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UST SEP Collaborates with Colombian Schools

Medellin, ColombiaTwo University of St. Thomas representatives visited Medellin, Colombia, on Aug. 11-15 to pursue a potential collaboration with four universities related to social entrepreneurship, service learning and corporate social responsibility.

Dr. Rogelio Garcia-Contreras, associate professor of international studies and director of the UST Social Entrepreneurship Program, and Dr. Ravi Srinivas, associate vice president of Academic Affairs and director of the Master in Liberal Arts program, met with Edgar Rodriguez, founder and director of an institutional alliance of four universities located in Medellin. The alliance is called Red de Emprendimiento Social Universitario de Medellin y Antoquia, or Red Suma.

St. Thomas Tapped for SEP Models

Dr. Rogelio Garcia-ContrerasRodriguez contacted St. Thomas to help Red Suma develop and implement social enterprise models for these universities.

“The idea is to help Red Suma develop something similar to what SEP has established with local field partners in marginalized communities around the world,” Garcia-Contreras said.

The Social Entrepreneurship Program at the St. Thomas is a student-run, service-learning, co-curricular program in which students practice the theories and techniques on development and poverty alleviation that they learn in the classroom. Students help identified, underprivileged communities ar

ound the world find and establish professional partnerships with local organizations; help raise funds; and later distribute these funds through microcredit programs.

Garcia-Contreras said the intention is to establish a collaboration with Red Suma institutions that goes beyond the exchange of resources and know-how, toward the implementation of concrete projects able to generate economic prosperity with social and environmental sustainability.

Red Suma institutions include University of St. Thomas in Medellin; University of St. Bonaventure, University of God’s Minute and the Metropolitan Institute of Technology. Three of these Universities are private Catholic universities like UST-Houston.

Collaboration in Progress with Red Suma

Dr. Ravi Srinivas

During the visit, Garcia-Contreras and Srinivas met with professors and administrators to learn about their programs, the expectations they have of Red Suma, and their particular interest in partnering with UST-Houston. They also met with a high ranked official of Ruta ɲ Medellin, a government-sponsored agency for scientific and technological innovation.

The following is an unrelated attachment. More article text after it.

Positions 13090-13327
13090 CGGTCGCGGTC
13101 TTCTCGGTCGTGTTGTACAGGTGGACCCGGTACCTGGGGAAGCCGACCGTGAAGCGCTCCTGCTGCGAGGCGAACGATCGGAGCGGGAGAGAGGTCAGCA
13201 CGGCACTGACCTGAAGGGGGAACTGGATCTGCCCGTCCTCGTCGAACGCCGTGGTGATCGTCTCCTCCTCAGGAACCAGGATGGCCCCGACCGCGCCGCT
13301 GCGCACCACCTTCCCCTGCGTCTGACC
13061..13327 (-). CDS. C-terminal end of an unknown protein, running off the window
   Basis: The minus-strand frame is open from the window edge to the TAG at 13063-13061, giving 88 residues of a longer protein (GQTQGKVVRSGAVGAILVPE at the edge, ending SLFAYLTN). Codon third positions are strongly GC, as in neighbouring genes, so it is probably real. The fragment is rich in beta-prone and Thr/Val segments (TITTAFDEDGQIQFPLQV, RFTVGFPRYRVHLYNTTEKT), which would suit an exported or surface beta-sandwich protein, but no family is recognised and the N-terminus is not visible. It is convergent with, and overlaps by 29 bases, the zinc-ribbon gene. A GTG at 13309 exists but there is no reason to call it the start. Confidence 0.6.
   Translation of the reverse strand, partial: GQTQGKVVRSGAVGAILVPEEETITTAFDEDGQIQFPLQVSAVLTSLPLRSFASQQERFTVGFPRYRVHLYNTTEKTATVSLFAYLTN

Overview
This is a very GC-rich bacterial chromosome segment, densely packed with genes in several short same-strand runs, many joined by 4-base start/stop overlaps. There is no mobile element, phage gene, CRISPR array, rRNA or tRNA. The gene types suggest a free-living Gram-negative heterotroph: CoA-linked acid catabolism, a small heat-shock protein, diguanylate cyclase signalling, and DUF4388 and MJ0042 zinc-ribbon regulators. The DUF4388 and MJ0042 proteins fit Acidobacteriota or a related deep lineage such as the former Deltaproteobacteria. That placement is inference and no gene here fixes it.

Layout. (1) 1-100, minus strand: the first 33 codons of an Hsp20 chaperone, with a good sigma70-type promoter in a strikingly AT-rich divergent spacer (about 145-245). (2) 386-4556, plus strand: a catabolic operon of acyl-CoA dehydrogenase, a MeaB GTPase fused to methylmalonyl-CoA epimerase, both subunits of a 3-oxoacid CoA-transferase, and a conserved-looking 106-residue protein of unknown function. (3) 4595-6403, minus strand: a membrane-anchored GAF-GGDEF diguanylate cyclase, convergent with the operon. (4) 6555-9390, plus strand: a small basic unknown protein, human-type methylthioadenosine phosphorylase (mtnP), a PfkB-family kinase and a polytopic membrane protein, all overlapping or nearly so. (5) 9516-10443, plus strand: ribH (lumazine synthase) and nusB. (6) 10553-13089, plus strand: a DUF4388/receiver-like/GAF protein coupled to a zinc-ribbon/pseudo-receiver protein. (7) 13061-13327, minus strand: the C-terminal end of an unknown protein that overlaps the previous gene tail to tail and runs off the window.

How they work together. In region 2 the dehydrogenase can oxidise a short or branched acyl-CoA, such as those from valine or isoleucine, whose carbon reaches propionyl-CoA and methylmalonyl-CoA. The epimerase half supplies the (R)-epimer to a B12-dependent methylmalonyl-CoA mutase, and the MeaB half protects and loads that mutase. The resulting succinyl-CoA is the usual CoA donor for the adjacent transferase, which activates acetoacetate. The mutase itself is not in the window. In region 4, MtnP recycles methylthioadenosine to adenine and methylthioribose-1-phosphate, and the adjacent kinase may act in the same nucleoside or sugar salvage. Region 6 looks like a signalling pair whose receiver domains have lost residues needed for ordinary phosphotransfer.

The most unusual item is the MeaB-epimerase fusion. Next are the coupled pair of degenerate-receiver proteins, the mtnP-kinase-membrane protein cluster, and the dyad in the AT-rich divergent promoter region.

Garcia-Contreras was interviewed by the institutional TV channel of University of God’s Minute, and though connections at University of St. Thomas in Medellin, he became a guest on the popular TV show “Negocios en Telemedellin,” or Business in Telemedellin, interviewed about UST-Houston’s work in SEP and on the way UST will share information and establish collaboration with Red Suma. See the interview in Spanish.

UST and Red Suma to Offer Service Learning, Study Abroad

Aside from the collaboration to develop social enterprise projects around Medellin, Garcia-Contreras said the partnership between UST-Houston and Red Suma aims to establish service-learning and study abroad opportunities for UST students.

“These study abroad courses would include classes directly related to the nature of the projects designed for such marginalized communities in Medellin,” he said. “A variety of disciplines can take part of this study abroad or experiential learning opportunity.”

Garcia-Contreras said the goal is for Red Suma to have an opportunity send a group of Colombian students to visit UST Houston to take part in a bilingual two-week course on international development and social entrepreneurship during the summer or winter breaks for credit from the Center for International Studies.

“They would return to Medellin inspired by the experience of interacting with UST faculty and students, Houston community and business leaders, government officials supporting social causes, successful Colombian entrepreneurs and consular members,” he said.

Garcia-Contreras said the project is the result of years of work at SEP.

“The program is now in the position of sharing its experience and acting as a consultant agent for other institutions wanting to implement something similar in their own communities,” he said. “The opportunity is great, the possibilities, endless. This is just the beginning.”

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